Is tobacco money on the way?

Tobacco growers involved in a class action lawsuit could be getting the money they won against tobacco companies soon after a recent appeals court ruling. The court rejected Philip Morris' contention that it was due a refund after R.J. Reynolds settled with the growers in the price-fixing lawsuit against major manufacturers.

“We won one and lost one,” says Keith Parrish, a Harnett County, N.C., tobacco grower and one of the principals in the class action suit.

“We won on the money issue,” Parrish says. “They cannot negotiate what they have paid in, but they could push to negotiate their buying intentions.”

Parrish says, “We believe this clears the way for the distribution of some of the money, if not all the $200 million, in the next few months, but the lawyers are looking into that question and others raised by the opinion. We hope to get you your money as soon as we can.”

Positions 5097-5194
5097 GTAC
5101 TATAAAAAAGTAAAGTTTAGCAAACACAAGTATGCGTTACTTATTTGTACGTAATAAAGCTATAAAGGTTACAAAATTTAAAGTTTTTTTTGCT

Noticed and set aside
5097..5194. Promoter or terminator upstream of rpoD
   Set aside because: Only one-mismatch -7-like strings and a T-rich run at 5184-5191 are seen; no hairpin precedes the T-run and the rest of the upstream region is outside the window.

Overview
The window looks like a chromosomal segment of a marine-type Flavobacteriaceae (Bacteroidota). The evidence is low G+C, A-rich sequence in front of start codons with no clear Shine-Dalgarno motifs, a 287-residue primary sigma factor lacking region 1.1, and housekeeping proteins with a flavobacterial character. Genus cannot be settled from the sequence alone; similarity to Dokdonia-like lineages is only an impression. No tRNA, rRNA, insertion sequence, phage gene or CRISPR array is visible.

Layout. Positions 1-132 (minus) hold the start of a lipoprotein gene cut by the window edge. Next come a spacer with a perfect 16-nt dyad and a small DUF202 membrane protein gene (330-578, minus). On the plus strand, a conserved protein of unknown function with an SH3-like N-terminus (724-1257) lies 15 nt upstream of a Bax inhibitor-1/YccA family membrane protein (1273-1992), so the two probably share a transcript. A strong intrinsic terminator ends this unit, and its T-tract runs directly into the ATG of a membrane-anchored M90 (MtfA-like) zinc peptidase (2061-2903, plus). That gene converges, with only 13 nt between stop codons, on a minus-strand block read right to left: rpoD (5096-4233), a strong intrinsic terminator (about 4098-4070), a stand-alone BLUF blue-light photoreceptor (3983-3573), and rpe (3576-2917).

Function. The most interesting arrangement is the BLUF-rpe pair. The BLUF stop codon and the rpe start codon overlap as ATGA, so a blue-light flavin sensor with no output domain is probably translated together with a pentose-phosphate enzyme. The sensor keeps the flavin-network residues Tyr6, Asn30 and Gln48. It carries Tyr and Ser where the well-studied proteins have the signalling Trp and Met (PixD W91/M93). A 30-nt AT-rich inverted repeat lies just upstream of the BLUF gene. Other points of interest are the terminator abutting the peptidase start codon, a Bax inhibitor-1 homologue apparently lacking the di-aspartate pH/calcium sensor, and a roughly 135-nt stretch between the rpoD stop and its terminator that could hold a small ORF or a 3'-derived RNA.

The Fourth Circuit Court of Appeals ruled that Philip Morris wasn't entitled to a rebate after R.J. Reynolds settled the class action before going to trial. The court sent the purchase commitment back to the district court.

In 2003, Philip Morris, Lorillard, Brown & Williamson and leaf dealers agreed to pay tobacco farmers $212 million in cash and to buy at least 405 million pounds of U.S. flue-cured and burley tobacco for the next 12 years.

Earlier in 2004, RJR settled with the growers for $33 million in cash and a purchase commitment of 35 million pounds per year for the next 12 years.

Philip Morris had contended that it was entitled a rebate of $65 million and a reduction in its purchase commitment.

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